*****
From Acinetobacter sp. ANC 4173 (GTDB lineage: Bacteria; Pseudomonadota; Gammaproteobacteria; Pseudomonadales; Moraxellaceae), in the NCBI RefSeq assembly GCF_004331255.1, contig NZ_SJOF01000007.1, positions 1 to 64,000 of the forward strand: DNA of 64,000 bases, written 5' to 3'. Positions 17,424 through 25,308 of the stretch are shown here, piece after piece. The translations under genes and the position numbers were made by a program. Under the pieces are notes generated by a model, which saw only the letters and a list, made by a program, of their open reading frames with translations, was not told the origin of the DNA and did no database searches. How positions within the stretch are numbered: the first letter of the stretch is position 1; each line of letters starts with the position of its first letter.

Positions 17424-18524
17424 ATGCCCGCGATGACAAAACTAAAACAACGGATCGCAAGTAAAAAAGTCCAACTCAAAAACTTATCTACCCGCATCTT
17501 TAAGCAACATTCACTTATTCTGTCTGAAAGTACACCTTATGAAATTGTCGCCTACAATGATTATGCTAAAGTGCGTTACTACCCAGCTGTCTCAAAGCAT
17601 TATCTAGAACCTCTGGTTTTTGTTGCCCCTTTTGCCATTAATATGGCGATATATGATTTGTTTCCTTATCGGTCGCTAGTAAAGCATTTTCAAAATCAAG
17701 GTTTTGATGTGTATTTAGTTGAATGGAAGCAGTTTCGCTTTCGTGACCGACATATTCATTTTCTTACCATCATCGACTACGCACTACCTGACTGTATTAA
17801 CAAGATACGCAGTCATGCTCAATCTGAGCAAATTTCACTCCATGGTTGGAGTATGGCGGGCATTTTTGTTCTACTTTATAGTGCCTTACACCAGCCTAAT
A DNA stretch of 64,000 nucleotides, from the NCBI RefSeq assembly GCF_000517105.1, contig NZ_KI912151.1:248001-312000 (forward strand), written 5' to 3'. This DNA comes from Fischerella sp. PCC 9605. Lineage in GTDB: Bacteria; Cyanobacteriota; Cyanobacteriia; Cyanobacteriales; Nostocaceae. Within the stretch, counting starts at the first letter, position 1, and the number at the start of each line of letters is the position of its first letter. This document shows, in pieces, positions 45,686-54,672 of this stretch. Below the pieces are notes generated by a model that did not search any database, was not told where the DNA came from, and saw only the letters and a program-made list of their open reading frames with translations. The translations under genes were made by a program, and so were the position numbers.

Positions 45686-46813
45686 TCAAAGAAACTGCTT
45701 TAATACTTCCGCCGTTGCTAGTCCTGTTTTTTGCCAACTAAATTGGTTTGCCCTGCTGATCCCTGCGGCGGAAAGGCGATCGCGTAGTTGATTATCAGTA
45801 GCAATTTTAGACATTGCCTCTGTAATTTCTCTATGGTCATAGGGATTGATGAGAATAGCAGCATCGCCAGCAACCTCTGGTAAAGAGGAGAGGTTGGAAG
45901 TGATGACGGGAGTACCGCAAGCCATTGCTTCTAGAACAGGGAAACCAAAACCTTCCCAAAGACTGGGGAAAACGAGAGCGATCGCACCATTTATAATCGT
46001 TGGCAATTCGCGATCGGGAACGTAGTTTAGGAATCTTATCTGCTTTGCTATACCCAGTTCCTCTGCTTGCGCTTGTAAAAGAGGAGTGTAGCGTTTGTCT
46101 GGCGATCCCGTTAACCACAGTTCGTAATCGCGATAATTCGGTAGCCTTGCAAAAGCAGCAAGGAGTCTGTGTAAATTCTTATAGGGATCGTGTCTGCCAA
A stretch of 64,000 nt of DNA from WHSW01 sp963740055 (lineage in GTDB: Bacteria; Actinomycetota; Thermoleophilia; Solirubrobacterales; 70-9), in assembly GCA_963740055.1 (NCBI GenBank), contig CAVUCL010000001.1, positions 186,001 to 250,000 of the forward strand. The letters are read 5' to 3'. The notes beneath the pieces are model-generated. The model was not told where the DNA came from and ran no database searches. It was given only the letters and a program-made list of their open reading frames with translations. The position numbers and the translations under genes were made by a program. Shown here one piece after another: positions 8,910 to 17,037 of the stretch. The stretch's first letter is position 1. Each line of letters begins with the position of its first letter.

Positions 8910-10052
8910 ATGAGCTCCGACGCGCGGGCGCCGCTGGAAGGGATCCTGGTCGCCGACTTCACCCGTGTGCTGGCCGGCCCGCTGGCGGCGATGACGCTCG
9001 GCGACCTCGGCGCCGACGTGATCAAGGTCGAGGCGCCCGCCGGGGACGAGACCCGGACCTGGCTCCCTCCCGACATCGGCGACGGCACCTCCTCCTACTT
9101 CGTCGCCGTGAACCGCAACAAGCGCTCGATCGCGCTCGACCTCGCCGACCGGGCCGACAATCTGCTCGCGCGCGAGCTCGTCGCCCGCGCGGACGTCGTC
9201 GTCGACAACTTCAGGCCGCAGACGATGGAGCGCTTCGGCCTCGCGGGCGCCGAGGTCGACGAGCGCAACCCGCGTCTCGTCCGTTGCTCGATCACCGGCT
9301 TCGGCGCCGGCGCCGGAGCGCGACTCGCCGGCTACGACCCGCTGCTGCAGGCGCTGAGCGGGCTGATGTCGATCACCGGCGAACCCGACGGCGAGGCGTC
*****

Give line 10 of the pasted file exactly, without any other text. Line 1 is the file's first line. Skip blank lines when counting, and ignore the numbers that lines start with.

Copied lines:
45686 TCAAAGAAACTGCTT